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jeffery Donaldson
From:   Waterglass. Montreal: McGill-Queen's University Press, 1999.

                                     for the McNulty family,
                                     John, Mickey, Fran, and Emma


Like a scene out of Through the Looking Glass.
Sleight of breeze, cloud trim, April's yellow-lace
rain-silk embroidered monogram on the grass.
Table and chairs, arrangeable and light
as doll-house furniture, are nudged in place
by your daughters. The table is set.

We look down on the plot of a chess board:
there are thick tea mugs, some bread on a dish.
We all move at once. Spoons chime, milk is poured.
In conversation there is give and take,
and words for every momentary wish
stir us to memory for a story's sake.

In this one hour, the world's a lucid dream
to wake us up. Fancy casting each whim's throw
ahead of its own thought. To be and seem
in the same light. For just imagine it,
and little girls--where did Franny go?--
are darting after butterflies with Annette.


Then, as though we lacked nothing but a lens
to bring the hour to focus, you brought out,
like a relic from the ancient science
of Seeing Into Things, a kaleidoscope,
antique, home-made: an oblong, bronze-plate
tube of mirrors, angled like a microscope

above ... not the metal-clipped candy glass
used to squeeze the life out of specimens,
but a revolving dish, on which we place
whatever shapes and textures we can find
to see what happens, like experiments
in cell structure, or the origin of mind

revealed in the differentiated,
minutely starred fragments of what it sees:
not just a duller nature magnified,
but looked at from all sides, where the plate shows
a single leaf its myriad symmetries,
a dropped petal its shattered, hybrid rose.


But here's a cardboard shoe-box of coloured
foil papers--good for what?--carefully
unwrapped from eaten chocolates and savoured
for their shine and glitter. Take off the lid,
reach inside and rummage for any three
raffle tickets of colour--blue, green, red--

tear them in shapes and shape them in turn
on the plate. The pieces are every bit
as skittery as the breeze, their pattern
lightsome and precarious by design,
touched like us by each spring freshet's buffet
that might at any moment blow it clean.

But look inside the glass for the moment.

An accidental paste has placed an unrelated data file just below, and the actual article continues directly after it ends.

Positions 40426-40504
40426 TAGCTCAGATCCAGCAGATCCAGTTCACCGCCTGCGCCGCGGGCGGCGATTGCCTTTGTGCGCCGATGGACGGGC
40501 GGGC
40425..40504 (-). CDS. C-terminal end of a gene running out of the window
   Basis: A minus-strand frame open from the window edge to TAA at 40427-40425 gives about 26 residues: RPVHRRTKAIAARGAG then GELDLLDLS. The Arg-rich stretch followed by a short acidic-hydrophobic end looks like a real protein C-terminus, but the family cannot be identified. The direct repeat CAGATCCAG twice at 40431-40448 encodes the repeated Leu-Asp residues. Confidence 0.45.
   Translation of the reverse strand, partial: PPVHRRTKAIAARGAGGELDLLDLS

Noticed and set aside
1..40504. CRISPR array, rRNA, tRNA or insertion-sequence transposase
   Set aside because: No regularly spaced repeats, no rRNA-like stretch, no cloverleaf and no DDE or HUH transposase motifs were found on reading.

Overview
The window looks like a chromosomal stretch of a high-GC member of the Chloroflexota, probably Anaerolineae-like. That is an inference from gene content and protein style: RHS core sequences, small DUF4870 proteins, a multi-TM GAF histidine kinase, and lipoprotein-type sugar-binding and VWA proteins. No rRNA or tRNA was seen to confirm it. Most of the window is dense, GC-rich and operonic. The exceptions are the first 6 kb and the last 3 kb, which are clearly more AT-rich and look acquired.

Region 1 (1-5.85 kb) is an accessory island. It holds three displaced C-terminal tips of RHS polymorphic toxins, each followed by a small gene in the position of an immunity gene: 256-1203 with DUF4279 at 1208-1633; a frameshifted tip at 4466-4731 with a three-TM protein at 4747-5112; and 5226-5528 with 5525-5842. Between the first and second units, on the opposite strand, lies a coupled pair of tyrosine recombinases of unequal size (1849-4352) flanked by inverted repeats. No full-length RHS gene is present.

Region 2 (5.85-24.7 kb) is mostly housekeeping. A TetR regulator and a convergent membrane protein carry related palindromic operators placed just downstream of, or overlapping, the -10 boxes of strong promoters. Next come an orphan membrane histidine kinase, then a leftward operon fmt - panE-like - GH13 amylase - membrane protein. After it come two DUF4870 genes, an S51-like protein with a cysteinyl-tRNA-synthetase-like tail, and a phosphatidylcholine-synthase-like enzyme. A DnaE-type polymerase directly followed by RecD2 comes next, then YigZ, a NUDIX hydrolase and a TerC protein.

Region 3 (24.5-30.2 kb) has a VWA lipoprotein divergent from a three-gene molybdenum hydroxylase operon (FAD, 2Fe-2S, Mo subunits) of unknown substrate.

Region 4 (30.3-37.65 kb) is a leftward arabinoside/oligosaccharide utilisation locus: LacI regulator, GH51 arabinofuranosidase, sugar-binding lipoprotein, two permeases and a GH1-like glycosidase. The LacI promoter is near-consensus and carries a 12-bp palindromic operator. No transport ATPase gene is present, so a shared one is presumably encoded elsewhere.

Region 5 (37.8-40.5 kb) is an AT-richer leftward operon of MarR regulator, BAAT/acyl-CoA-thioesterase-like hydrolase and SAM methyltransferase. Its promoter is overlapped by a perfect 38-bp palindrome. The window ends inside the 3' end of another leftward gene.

The intricate fan-thin pleats of mirror
open like a map, and their radiant
triplings merge and unfold with the stop-play
unwinding action of an orrery,
whirled in a starlit primum mobile.


Or look again. Did the scientist feel
a levity like ours on the first night,
when he watched, wide eyed, the undivided cell
and its hardly-conceived-of DNA
turn on his dish into a gemmed chaplet
that stretched and pulled at itself, came away

unglued, and drifted free, linked and unlinked,
and so for the first time showed signs of life?
Like us, he saw every least grain was instinct
with a form, looked in and knew his heart
broken and enlarged by a mirror that itself
was almost his smallest and his truest part.

Turn the dish again. The bright paper stirs
like a tea leaf in a cup, a single spore
that on reflection shatters into futures
we know already, as if it will all be, oh,
just more of the same. Unless we see the more
the drift of the pattern that will show.


Think of all you could put there in its stead,
for example. The mind spins. Take a stray
branch from the lawn and lay it down. The dead
wood under glass will break in parts and show
rootless shoots that ramify, in turn, say,
to the Almond Tree in Blossom by Van Gogh,

whose upper branches everywhere extend
into blue space, and even upside down
still topple out in flower to no end.
Now here's a penny. Set it on the wheel
and by the laws of increase, stone by stone,
a city of bronze in the ornate style

of rococo gabled roofs and gilt trees
will fall away far as the eye can see
to vanishing points that are ubiquitous.
Or put your hand there Emma, and find in each
inchling finger that points wildly
in the crystal globe, your radiant reach.


Let my last thought, when the specimen day
has turned full circle, and its facet
of capricious vision is put away,
be for the shoe box itself of dark scraps,
candy papers and foils, set in the closet
among the dog-eared game boards and old maps.

When I was a child, we too had a box
stored on a back shelf. On its side, spelled out
in bold was "Important Papers": the stocks,
last wills and testaments kept from view,
and insurance policies not talked about.
All in one place, because you never knew ....

But there's a future in a box like this.
Its scraps, like pictures stored away for now,
keep their sights in the dark, their prophecies
of what time will show, having a place, we hope,
there at the side of the unlifted-down
motionless glass of the kaleidoscope.

Jeffery Donaldson's works copyright © to the author.

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